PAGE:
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Ewing v. Kreuger

United States District Court, W.D. Wisconsin

July 16, 2018

DEVON LYTRELL EWING, Plaintiff,
v.
ANN KREUGER and BRIAN HAYES, Respondents.

          OPINION & ORDER

          JAMES D. PETERSON, DISTRICT JUDGE.

         Petitioner Devon Lytrell Ewing, a former state of Wisconsin inmate at the Kenosha Correctional Center, seeks a writ of habeas corpus under 28 U.S.C. § 2254, challenging the revocation of his probation. Ewing has paid the filing fee, and this case is now before me for preliminary review under Rule 4 of the Rules Governing Section 2254 Cases in United States District Courts.

         In 2010, Ewing was convicted of discharging a firearm from a vehicle. He received 11 months of jail time, followed by probation. In 2015, Ewing's probation officer recommended revoking Ewing's probation because he had moved without approval from his agent, and he acted in a disorderly manner during an incident in which he hit a woman. Ewing's probation was revoked, and he was sent to prison. In 2016, he filed a state-court petition for writ of habeas corpus, contending that he received ineffective assistance of counsel at his revocation proceedings, that he was denied a competency hearing, and that he had newly discovered evidence that the victim recanted her original version of events.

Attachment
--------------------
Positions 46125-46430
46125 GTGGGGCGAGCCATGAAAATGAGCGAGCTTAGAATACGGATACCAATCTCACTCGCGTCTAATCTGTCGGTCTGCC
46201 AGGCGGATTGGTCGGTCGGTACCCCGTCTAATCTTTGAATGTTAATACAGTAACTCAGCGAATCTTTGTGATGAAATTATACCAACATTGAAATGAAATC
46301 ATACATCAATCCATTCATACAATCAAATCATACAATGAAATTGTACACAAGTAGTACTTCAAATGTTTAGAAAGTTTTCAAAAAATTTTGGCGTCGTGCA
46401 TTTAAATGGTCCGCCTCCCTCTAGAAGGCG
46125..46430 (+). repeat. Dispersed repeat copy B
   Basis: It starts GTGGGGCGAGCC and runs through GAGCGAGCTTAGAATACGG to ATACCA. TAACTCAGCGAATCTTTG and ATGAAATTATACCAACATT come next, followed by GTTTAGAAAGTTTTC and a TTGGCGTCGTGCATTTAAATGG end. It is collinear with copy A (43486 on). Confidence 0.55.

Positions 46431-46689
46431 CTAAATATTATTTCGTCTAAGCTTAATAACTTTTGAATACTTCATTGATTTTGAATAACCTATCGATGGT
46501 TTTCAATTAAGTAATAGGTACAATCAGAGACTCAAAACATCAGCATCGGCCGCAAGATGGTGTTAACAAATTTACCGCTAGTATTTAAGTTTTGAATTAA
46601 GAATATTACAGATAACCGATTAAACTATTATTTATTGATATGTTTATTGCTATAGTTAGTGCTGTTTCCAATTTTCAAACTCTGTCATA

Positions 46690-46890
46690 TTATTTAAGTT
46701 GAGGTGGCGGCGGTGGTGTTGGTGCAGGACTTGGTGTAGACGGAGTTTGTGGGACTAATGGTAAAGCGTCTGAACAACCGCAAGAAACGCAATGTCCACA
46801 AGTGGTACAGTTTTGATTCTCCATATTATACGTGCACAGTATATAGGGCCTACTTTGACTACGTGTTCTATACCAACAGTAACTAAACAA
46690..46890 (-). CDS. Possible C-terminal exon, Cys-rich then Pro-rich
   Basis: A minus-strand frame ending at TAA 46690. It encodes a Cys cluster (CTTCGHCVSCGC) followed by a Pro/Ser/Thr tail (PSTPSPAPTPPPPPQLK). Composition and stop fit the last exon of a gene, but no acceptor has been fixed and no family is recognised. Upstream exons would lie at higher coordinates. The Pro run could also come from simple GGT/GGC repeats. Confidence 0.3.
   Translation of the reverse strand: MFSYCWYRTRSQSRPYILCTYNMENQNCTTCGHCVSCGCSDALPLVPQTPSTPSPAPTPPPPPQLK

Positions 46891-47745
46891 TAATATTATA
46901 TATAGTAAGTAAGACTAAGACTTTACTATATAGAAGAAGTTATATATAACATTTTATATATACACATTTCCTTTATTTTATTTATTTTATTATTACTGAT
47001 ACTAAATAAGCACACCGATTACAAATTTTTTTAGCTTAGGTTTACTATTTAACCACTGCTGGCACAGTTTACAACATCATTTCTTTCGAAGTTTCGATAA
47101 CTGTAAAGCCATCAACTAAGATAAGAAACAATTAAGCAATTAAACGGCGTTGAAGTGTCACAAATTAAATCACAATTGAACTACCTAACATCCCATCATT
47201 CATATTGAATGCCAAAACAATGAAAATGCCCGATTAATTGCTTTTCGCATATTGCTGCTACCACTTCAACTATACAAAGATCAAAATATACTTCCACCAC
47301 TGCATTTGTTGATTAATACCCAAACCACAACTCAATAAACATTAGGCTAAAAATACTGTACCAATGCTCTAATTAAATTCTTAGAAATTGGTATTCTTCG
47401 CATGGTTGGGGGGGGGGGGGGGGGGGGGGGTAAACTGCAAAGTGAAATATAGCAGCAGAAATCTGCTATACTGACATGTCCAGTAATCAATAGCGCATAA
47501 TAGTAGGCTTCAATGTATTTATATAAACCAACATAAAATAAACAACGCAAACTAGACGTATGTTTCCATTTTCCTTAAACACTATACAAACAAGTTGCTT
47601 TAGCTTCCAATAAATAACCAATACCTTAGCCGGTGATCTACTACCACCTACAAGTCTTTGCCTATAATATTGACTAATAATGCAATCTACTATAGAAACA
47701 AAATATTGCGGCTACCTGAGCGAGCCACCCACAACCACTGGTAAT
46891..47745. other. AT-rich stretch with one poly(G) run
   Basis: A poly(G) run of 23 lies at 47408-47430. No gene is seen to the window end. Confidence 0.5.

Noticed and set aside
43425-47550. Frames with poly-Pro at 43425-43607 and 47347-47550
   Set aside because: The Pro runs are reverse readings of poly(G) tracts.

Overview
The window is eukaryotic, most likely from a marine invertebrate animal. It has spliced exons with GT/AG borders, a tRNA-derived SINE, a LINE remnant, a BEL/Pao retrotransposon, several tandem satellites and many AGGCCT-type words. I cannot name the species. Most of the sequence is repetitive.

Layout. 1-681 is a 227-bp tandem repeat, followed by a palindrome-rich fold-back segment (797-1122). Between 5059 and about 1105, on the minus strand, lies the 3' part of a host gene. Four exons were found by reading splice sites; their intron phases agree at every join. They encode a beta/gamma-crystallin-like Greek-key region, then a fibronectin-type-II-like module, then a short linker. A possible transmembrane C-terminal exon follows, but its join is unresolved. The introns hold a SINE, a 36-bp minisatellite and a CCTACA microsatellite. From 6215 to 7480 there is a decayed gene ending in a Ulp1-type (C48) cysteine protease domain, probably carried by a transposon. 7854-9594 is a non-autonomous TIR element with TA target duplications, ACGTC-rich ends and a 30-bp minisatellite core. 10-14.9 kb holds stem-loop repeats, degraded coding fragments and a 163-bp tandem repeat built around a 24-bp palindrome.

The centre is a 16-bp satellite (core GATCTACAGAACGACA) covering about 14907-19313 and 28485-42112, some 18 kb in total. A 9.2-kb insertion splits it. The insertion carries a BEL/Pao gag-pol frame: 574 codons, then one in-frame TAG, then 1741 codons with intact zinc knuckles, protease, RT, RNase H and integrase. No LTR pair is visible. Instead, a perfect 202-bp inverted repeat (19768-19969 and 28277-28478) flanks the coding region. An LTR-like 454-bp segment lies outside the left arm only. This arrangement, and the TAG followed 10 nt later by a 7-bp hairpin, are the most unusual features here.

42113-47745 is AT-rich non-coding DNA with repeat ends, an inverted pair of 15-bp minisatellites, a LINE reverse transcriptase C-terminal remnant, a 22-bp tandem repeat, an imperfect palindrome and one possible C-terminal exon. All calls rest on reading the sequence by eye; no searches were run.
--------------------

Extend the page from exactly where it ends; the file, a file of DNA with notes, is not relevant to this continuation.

The state circuit court denied his petition in January 2018. Ewing filed this petition in February, along with a letter in which he asks this court to “take jurisdiction over my federal habeas corpus and allow me to by pass the court of appeals and Wisconsin Supreme Court” in part because the judge who revoked him is not on the court of appeals and he believes that he would not receive unbiased consideration there. Dkt. 2.

         I will dismiss the petition because it is clearly without merit, for two reasons. The first is that it is almost certainly moot. Ewing filed this petition in February 2018, but the Wisconsin “Offender Locator” website shows that he was released from prison back onto extended supervision in April. See https://appsdoc.wi.gov/lop/.